Enrollment in high deductible health plans (HDHPs) has increased amid concerns about growing health care costs to patients, employers, and insurers. Prior research indicates that rural individuals are more likely than their urban counterparts to face high out-of-pocket health care costs relative to income, despite coverage through private health insurance, a difference related both to the lower income of rural residents generally and to the quality of the private plans through which they have coverage. Using the 2007-2010 National Health Interview Survey, this study examines rural residents’ enrollment in HDHPs and the implications for evolving Affordable Care Act Health Insurance Marketplaces.  Rural residents with private insurance are more likely to have an HDHP than are urban, especially when they live in remote, rural areas. Among those covered by an HDHP, rural residents are more likely to have low incomes and more limited educational attainment than urban residents, suggesting that it will be important to monitor HDHP enrollment, plan affordability, and health plan literacy among plans available through the Health Insurance Marketplaces. 

Implications of Rurality and Psychiatric Status for Diabetic Preventive Care Use among Adults with Diabetes
Examines patterns of diabetic preventive care use among adults with diabetes to determine whether these patterns varied according to respondents’ rural/urban residence or psychiatric status (i.e. the presence/absence of a mental health diagnosis).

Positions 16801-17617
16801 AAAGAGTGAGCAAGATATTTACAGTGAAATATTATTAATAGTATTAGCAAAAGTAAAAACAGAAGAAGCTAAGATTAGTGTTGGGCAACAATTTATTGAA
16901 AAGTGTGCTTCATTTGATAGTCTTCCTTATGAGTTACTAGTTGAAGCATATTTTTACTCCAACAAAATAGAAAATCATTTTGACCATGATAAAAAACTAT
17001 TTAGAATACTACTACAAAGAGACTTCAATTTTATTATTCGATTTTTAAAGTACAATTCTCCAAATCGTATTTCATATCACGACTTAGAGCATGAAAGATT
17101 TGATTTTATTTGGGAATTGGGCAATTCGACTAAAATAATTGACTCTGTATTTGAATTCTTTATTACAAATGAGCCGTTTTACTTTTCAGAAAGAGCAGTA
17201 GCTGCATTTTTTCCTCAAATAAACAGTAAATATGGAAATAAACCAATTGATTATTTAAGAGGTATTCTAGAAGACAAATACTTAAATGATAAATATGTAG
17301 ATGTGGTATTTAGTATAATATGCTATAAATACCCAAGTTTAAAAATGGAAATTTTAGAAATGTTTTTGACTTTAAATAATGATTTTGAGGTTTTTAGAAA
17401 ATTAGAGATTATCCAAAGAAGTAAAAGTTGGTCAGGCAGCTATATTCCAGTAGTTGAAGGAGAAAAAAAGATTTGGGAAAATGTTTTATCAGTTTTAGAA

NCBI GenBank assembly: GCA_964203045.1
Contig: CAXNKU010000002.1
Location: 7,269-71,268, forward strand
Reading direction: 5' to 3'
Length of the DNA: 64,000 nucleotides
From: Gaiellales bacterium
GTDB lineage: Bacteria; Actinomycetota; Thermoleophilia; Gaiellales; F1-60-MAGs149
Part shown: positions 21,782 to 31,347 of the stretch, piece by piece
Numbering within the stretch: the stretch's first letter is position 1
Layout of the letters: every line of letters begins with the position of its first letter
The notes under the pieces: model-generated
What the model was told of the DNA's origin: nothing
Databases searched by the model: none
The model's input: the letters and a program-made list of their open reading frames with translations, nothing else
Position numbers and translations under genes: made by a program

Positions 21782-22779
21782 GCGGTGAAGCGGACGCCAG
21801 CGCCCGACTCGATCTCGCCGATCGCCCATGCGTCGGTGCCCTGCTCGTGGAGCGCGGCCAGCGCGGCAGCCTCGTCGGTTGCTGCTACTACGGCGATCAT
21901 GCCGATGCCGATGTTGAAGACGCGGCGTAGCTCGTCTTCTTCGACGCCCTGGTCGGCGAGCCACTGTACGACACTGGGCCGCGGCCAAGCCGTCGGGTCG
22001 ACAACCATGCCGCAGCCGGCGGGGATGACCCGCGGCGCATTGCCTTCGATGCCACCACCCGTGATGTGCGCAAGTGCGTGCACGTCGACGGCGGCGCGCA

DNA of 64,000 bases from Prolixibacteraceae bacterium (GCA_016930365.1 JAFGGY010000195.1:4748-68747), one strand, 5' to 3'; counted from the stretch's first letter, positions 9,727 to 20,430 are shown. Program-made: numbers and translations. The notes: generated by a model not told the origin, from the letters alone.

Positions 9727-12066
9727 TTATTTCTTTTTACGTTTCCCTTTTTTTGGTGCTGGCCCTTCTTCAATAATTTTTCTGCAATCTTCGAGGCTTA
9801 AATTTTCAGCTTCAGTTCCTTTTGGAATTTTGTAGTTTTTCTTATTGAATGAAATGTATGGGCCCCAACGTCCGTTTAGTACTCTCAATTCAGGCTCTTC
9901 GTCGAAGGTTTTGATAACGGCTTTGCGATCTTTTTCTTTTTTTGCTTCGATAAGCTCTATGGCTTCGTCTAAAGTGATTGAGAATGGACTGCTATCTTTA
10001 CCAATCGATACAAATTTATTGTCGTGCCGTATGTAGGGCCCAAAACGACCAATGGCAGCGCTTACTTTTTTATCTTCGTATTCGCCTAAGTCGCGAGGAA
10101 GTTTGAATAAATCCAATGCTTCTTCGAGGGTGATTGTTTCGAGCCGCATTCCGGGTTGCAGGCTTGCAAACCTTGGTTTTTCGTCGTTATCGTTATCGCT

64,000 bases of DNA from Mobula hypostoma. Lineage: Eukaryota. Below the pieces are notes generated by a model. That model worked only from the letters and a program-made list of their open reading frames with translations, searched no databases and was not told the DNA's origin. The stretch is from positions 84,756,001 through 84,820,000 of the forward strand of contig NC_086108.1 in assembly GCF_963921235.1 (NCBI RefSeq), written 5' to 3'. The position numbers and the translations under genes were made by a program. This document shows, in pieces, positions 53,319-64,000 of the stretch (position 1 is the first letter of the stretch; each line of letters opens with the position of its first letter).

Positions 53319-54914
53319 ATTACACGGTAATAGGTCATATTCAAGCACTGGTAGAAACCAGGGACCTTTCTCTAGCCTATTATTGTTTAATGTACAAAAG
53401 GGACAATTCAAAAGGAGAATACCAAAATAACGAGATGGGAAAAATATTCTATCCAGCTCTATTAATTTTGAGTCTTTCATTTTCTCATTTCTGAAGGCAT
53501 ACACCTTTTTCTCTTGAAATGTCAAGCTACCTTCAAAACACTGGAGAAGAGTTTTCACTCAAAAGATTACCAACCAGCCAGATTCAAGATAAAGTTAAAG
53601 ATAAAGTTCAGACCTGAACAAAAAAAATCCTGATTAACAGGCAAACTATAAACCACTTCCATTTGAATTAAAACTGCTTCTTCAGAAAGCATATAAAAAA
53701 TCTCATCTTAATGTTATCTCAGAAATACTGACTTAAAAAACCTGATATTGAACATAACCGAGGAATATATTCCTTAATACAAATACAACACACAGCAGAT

Key findings include: Rural residents with diabetes are generally less likely than their urban peers to use diabetic preventive services; Rural residents with diabetes and mental health diagnoses used some preventive services at about the same rates as urban people with diabetes, and at higher rates than rural diabetics without mental health diagnoses; Although rural residents with diabetes and mental health diagnoses used preventive care about as often as other groups studied, they had more diabetes complications than their rural peers without mental health diagnoses. 

Safety Net Clinics Serving the Elderly in Rural Areas: Rural Health Clinic Patients Compared to Federally Qualified Health Center Patients
Uses data extracted from 2009 Medicare outpatient provider claims to look at the location of clinics, the number of beneficiaries served, and the number of and cost per claim for each type of rural safety net clinic. We further examined characteristics of Medicare beneficiaries comparing their age, the health problems for which they sought care, and the distance they travelled to obtain care. Because Rural Health Centers (RHCs) and Federally Qualified Health Centers (FQHCs) are similar in mission but may be different in practice, understanding their respective Medicare patient profiles is important. This findings brief is the third and final in a series on RHCs which draws on a large, national dataset that includes claims data on the approximately 90% of RHCs that billed Medicare in 2009. 
 

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Mark Your Calendar

For more information about these and other events, visit the VRHA Calendar

June 11: SW VA Managed Care Provider Meeting - Abingdon
June 12: The  State Street Project: Health Across Borders - Bristol